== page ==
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RE: OJ 287
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Title: Multiband optical variability of the blazar OJ 287 during its outbursts in 2015 -- 2016
Author: Alok C. Gupta, A. Agarwal, A. Mishra, H. Gaur, P. J. Wiita, M. F. Gu, O. M. Kurtanidze, G. Damljanovic, M. Uemura, E. Semkov, A. Strigachev, R. Bachev, O. Vince, Z. Zhang, B. Villarroel, P. Kushwaha, A. Pandey, T. Abe, R. Chanishvili, R. A. Chigladze, J. H. Fan, J. Hirochi, R. Itoh, Y. Kanda, M. Kawabata, G. N. Kimeridze, S. O. Kurtanidze, G. Latev, R. V. Muñoz Dimitrova, T. Nakaoka, M. G. Nikolashvili, K. Shiki, L. A. Sigua, B. Spassov

We present recent optical photometric observations of the blazar OJ 287 taken during September 2015 -- May 2016. Our intense observations of the blazar started in November 2015 and continued until May 2016 and included detection of the large optical outburst in December 2016 that was predicted using the binary black hole model for OJ 287. For our observing campaign, we used a total of 9 ground based optical telescopes of which one is in Japan, one is in India, three are in Bulgaria, one is in Serbia, one is in Georgia, and two are in the USA. These observations were carried out in 102 nights with a total of ~ 1000 image frames in BVRI bands, though the majority were in the R band. We detected a second comparably strong flare in March 2016. In addition, we investigated multi-band flux variations, colour variations, and spectral changes in the blazar on diverse timescales as they are useful in understanding the emission mechanisms. We briefly discuss the possible physical mechanisms most likely responsible for the observed flux, colour and spectral variability.

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EGO 0851+202
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ATel 9709: Swift observation of strong optical-UV and X-ray flaring activity of OJ 287



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ATel 9650: Violent optical activity of the blazar OJ 287



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ATel 9629: OJ 287: Discovery of an X-ray and UV flare with Swift



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ATel 7056: Upcoming Kepler monitoring of OJ 287



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Title: Precursor flares in OJ 287
Authors: P. Pihajoki, M. Valtonen, S. Zola, A. Liakos, M. Drozdz, M. Winiarski, W. Ogloza, D. Koziel-Wierzbowska, J. Provencal, K. Nilsson, A. Berdyugin, E. Lindfors, R. Reinthal, A. Sillanpää, L. Takalo, M.M.M. Santangelo, H. Salo, S. Chandra, S. Ganesh, K.S. Baliyan, S.A. Coggins-Hill, A. Gopakumar

We have studied three most recent precursor flares in the light curve of the blazar OJ 287 while invoking the presence of a precessing binary black hole in the system to explain the nature of these flares. Precursor flare timings from the historical light curves are compared with theoretical predictions from our model that incorporate effects of an accretion disk and post-Newtonian description for the binary black hole orbit. We find that the precursor flares coincide with the secondary black hole descending towards the accretion disk of the primary black hole from the observed side, with a mean z-component of approximately z_c = 4000 AU. We use this model of precursor flares to predict that precursor flare of similar nature should happen around 2020.96 before the next major outburst in 2022.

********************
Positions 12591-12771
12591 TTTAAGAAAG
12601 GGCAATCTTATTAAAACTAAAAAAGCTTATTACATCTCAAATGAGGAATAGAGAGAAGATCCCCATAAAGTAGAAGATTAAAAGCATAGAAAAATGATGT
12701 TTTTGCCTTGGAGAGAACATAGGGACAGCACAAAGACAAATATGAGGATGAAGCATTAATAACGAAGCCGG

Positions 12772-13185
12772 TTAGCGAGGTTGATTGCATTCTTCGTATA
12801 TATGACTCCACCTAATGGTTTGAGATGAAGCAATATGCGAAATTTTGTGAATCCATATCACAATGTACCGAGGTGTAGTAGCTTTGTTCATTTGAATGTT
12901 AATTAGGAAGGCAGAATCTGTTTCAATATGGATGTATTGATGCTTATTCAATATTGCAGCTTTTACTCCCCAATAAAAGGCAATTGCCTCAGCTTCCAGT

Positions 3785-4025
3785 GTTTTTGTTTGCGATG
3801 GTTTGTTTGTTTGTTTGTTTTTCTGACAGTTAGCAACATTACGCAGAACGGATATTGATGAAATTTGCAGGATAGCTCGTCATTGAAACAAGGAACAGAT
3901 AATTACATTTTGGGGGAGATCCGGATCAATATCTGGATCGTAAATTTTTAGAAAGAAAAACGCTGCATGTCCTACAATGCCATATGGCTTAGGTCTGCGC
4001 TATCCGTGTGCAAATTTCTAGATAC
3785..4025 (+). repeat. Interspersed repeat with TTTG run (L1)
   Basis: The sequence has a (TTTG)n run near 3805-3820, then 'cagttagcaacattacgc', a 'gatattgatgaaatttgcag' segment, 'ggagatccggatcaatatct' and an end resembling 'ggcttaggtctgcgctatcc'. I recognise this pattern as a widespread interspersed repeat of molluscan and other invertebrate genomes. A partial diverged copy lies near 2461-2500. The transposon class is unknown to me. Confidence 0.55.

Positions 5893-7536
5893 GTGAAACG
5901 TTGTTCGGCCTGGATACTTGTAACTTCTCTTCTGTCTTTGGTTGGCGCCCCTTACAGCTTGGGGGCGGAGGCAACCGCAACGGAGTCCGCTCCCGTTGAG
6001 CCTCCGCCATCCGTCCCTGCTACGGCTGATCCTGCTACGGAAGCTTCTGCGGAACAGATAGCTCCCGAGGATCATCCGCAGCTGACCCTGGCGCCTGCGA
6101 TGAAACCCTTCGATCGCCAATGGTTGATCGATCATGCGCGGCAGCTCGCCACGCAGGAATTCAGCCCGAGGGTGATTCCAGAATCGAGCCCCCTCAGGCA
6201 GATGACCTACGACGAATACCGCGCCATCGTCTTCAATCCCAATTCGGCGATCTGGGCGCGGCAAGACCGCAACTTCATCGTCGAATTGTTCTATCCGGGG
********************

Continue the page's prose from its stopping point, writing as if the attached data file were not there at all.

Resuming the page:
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Title: OJ 287 binary black hole system
Authors: Mauri Valtonen, Stefano Ciprini

The light curve of the quasar OJ 287 extends from 1891 up today without major gaps. Here we summarise the results of the 2005 - 2010 observing campaign. The main results are the following: (1) The 2005 October optical outburst came at the expected time, thus confirming the general relativistic precession in the binary black hole system. This result disproved the model of a single black hole system with accretion disk oscillations, as well as several toy models of binaries without relativistic precession. In the latter models the main outburst would have been a year later. (2) The nature of the radiation of the 2005 October outburst was expected to be bremsstrahlung from hot gas at the temperature of 3 x 10^{5} °K. This was confirmed by combined ground based and ultraviolet observations using the XMM-Newton X-ray telescope. (3) A secondary outburst of the same nature was expected at 2007 September 13. Within the accuracy of observations (about 6 hours), it started at the correct time. Thus the prediction was accurate at the same level as the prediction of the return of Halley's comet in 1986. (4) Further synchrotron outbursts were expected following the two bremsstrahlung outbursts. They came as scheduled between 2007 October and 2009 December. (5) Due to the effect of the secondary on the overall direction of the jet, the parsec scale jet was expected to rotate in the sky by a large angle around and after 2009. This rotation may have been seen at high frequency radio observations. OJ 287 binary black hole system is currently our best laboratory for testing theories of gravitation. Using OJ 287, the correctness of General Relativity has now been demonstrated at higher order than has been possible using the binary pulsars.

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